But, hey, what should we expect? Everything about Christmas DOES proclaim Christ. Santa Claus was an author of the Nicene Creed. Giving gifts symbolize the Gospel. The Christmas tree symbolizes the Tree of Life. So those who don’t believe in Christ should indeed feel uncomfortable about celebrating or even mentioning Christmas. I don’t understand why non-Christians would so much as observe the day.

And yet they do, giving and receiving gifts and glorifying God despite themselves.

“A Christmas Carol”

by G. K. Chesterton

The Christ-child lay on Mary’s lap,
His hair was like a light.
(O weary, weary were the world,
But here is all aright.)

The Christ-child lay on Mary’s breast
His hair was like a star.
(O stern and cunning are the kings,
But here the true hearts are.)

The Christ-child lay on Mary’s heart,
His hair was like a fire.
(O weary, weary is the world,
But here the world’s desire.)

The Christ-child stood on Mary’s knee,
His hair was like a crown,
And all the flowers looked up at Him,
And all the stars looked down

Handel’s “Messiah”

From That Controversial ‘Messiah’ in “Christianity Today”:

Maestro John Nelson left Shanghai shortly after directing Handel’s Messiah in 2006. Most of the audience members had loved it, Nelson said, although neither the English words nor a translation had been in their programs. “The force of the text must have come through,” Nelson said. During the Hallelujah Chorus, “the audience rose to its feet and stomped and clapped and even screamed.

“The government officials that were there sitting with the [Shanghai opera] music director did not stand up,” Nelson said. While driving Nelson to the airport, the music director told him of an even more surprising response to the performance: “My wife was sitting next to me and said, ‘I think I saw God when I was listening to this music.’”

Amid post-Olympics shifts in China’s attitude toward the West, the government decided that sacred music should disappear. “Quietly and without publicity, the Chinese authorities have let it be known that Western religious music should no longer be performed in concert halls. It’s an unexpected decision, and one for which there is no obvious explanation or trigger,” Catherine Sampson wrote in The Guardian. Even things that merely seem like Western sacred music — including Carl Orff’s decidedly unsacred Carmina Burana — have been stopped.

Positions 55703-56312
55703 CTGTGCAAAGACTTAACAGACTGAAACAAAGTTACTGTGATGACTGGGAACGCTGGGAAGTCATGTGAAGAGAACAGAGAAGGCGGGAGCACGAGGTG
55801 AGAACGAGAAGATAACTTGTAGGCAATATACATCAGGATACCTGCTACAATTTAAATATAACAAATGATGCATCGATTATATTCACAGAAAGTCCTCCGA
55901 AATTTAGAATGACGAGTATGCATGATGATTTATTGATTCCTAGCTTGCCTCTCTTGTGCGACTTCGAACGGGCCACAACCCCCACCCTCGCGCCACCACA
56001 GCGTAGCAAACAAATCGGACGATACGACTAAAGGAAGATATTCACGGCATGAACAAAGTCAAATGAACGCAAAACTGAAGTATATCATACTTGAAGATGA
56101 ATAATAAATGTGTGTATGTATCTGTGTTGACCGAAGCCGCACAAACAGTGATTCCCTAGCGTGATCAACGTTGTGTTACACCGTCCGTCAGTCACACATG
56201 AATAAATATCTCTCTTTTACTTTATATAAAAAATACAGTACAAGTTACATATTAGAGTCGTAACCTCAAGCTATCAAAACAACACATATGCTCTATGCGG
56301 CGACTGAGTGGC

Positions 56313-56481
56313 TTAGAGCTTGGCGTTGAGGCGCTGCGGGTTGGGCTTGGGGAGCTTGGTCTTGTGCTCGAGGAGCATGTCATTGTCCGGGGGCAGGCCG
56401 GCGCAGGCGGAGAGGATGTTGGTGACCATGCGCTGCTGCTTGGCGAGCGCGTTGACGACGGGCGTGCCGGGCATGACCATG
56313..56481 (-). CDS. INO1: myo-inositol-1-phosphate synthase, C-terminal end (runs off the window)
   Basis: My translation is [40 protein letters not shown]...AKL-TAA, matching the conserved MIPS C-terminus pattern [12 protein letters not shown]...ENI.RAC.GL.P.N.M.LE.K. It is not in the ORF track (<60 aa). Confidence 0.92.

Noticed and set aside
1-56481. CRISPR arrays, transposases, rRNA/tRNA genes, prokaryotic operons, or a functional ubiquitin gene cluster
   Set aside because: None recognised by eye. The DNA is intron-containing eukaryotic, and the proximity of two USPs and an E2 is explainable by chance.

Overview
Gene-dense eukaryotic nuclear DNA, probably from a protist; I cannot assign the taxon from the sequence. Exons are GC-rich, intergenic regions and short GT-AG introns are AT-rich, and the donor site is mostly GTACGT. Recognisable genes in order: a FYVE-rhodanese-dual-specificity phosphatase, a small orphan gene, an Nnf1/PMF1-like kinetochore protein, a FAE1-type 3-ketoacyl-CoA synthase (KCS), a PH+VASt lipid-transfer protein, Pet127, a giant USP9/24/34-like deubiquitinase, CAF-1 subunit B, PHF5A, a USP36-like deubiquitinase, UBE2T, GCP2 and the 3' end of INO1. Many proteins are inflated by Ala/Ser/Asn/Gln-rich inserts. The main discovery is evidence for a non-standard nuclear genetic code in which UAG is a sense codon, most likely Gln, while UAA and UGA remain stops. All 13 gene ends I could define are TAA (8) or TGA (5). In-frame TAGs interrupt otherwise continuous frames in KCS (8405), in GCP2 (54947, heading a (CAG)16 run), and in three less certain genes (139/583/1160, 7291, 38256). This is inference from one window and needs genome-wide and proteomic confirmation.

The ban may not last long, but it highlights the dual ambassadorship of religious art. Is an audience thoroughly engaged in Messiah a challenge to worldly authority? Is it worship? A threat to a secular Christmas? Part of a secular Christmas?

It may well be all of the above. Messiah is one of the greatest examples of Western music; it is also one of the greatest expressions of the gospel (the libretto is pulled directly from Scripture).

The article goes on to tell about Mr. Nelson’s organization, Soli Deo Gloria, that commissions NEW classical compositions that are explicitly about Christ. Some of them, he says, may stand the test of time.

The House of Christmas

by Gilbert Keith Chesterton [1874-1936]

There fared a mother driven forth
Out of an inn to roam;
In the place where she was homeless
All men are at home.
The crazy stable close at hand,
With shaking timber and shifting sand,
Grew a stronger thing to abide and stand
Than the square stones of Rome.

For men are homesick in their homes,
And strangers under the sun,
And they lay their heads in a foreign land
Whenever the day is done.
Here we have battle and blazing eyes,
And chance and honor and high surprise,
But our homes are under miraculous skies
Where the yule tale was begun.

A Child in a foul stable,
Where the beasts feed and foam,
Only where He was homeless
Are you and I at home;
We have hands that fashion and heads that know,
But our hearts we lost – how long ago!
In a place no chart nor ship can show
Under the sky’s dome.

This world is wild as an old wives’ tale,
And strange the plain things are,
The earth is enough and the air is enough
For our wonder and our war;
But our rest is as far as the fire-drake swings
And our peace is put in impossible things
Where clashed and thundered unthinkable wings
Round an incredible star.

To an open house in the evening
Home shall men come,
To an older place than Eden
And a taller town than Rome.
To the end of the way of the wandering star,
To the things that cannot be and that are,
To the place where God was homeless
And all men are at home.